338 F2d 648 Starke v. United States
338 F.2d 648
James Arthur STARKE, Appellant,
UNITED STATES of America, Appellee.
United States Court of Appeals Fourth Circuit.
Argued November 9, 1964.
Decided November 13, 1964.
Murray J. Janus, Richmond, Va. (Court-assigned counsel) [Bremner, Merhige, Bryne, Montgomery & Baber, Richmond, Va., on brief], for appellant.
James A. Oast, Jr., Asst. U. S. Atty. (C. V. Spratley, Jr., U. S. Atty., on brief), for appellee.
Before HAYNSWORTH and J. SPENCER BELL, Circuit Judges, and WINTER, District Judge.
PER CURIAM MEMORANDUM ORDER.
Starke's employed counsel filed a notice of appeal to this Court after Starke's conviction with others of violations of revenue laws relating to whisky. Nothing further was done to perfect the appeal, however. The appeal was dismissed after counsel failed to respond to the Court's communications, to file a brief or to appear for oral argument.
Meanwhile, however, a codefendant perfected his appeal, which resulted in an order of reversal.1 The evidence in the trial shows the successful appellant, Burgess, and Starke arrived at the scene together, and the tendered proof of their participation in the illegal activity was precisely the same. Starke, now in prison, feels aggrieved that he is held there upon a judgment of conviction supported only by evidence which has finally been held insufficient to convict his codefendant.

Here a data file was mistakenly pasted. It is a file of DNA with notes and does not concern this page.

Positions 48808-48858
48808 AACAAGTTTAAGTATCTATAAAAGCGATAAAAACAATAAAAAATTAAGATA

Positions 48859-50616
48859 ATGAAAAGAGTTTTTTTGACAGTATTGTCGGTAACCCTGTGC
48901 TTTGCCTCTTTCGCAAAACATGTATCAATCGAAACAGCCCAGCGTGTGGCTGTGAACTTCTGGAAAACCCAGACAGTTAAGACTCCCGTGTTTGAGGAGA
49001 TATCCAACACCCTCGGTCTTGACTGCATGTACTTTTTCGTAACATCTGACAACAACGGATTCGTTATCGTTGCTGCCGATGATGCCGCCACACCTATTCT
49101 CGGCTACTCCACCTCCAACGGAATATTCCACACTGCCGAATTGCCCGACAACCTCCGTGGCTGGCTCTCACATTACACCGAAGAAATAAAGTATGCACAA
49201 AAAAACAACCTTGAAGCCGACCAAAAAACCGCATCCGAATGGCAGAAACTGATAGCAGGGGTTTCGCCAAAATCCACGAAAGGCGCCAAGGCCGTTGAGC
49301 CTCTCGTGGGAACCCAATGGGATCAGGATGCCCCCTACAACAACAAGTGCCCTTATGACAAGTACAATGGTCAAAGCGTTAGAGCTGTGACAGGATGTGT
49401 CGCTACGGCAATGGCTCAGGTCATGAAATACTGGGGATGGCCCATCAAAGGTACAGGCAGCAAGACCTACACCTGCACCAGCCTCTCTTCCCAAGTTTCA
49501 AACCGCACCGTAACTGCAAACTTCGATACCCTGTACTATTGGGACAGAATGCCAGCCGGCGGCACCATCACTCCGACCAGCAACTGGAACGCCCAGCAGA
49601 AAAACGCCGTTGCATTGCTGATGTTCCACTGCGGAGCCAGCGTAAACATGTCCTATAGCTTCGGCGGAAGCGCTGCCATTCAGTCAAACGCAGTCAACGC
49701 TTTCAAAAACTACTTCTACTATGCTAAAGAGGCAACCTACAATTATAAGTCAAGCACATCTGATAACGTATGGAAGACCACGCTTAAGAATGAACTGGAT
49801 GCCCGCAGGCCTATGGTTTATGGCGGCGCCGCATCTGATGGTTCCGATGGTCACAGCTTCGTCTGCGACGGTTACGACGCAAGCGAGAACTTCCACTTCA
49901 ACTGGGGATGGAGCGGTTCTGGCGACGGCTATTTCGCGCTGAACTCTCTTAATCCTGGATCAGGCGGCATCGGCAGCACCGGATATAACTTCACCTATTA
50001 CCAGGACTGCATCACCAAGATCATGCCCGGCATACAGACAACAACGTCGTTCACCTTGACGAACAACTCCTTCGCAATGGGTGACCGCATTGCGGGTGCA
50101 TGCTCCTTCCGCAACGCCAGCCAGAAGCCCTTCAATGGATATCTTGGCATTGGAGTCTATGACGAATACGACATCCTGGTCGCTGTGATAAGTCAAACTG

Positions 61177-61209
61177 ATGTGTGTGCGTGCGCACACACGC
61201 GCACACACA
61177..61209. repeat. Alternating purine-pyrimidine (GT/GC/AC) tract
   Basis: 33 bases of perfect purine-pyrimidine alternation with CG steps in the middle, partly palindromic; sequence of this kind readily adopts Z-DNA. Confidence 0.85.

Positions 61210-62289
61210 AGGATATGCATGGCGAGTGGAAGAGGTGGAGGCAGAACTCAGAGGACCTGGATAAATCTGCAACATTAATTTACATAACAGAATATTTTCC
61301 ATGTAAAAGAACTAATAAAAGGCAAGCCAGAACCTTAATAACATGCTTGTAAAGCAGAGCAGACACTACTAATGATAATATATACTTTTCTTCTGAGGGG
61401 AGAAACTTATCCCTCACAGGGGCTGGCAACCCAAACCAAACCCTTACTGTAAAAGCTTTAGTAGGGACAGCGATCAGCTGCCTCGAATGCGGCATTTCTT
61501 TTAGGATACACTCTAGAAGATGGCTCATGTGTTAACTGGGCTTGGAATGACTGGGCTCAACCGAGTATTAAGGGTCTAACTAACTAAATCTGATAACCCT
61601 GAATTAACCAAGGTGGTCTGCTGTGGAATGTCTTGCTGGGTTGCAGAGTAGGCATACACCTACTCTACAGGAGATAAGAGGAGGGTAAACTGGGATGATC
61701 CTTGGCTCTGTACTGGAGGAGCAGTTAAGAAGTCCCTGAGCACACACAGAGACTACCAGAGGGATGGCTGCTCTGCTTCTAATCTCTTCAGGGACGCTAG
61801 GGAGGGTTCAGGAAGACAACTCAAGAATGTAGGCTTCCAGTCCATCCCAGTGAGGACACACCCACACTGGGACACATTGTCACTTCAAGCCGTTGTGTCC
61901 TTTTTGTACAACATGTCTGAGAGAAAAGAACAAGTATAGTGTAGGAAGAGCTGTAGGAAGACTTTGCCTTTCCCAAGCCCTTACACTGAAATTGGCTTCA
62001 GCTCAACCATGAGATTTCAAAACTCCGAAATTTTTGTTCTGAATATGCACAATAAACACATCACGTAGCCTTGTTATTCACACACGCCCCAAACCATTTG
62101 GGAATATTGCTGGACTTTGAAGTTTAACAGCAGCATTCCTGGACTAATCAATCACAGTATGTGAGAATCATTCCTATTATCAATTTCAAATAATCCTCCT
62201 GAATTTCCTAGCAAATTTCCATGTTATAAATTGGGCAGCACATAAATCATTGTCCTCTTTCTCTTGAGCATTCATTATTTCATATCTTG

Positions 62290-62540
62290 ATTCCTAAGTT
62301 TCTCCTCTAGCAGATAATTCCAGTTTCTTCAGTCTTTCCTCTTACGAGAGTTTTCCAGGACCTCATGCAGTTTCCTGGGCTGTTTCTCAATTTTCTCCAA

Starke filed in the District Court a motion to vacate his sentence pursuant to Title 28 U.S.C.A. § 2255. The motion was founded upon a claim of insufficiency of representation by his retained counsel who failed to perfect his appeal to this Court. The District Court denied the motion, since there was no claim of want of counsel in the District Court, the Judge being of the opinion he had no jurisdiction to consider a claim of deprivation of counsel in this Court.
Starke has appealed from the denial of his motion.
We think the District Judge properly refused to consider the claim of deprivation of counsel in this Court, but, under the circumstances, we think we may, and should, treat the papers as an application to reinstate the former appeal. The District Court's denial of relief will be affirmed, but the papers will be retained in this Court as an application to reinstate the earlier appeal.
Before we can act upon an application to reinstate the appeal, we must have the answer to a factual question. Starke alleges that his retained counsel failed to perfect the appeal and to preserve his rights without notice to him and without his consent, but whether there was an understanding waiver of the right to appeal can be determined only after a plenary hearing, during which Starke and his former attorney may both testify. We will refer this factual question to the District Court, with the request that it be heard expeditiously, and that the testimony and findings thereon be reported back to us as soon as possible thereafter.
The papers are accepted as a new application to reinstate the appeal, and a question of fact is referred to the District Court.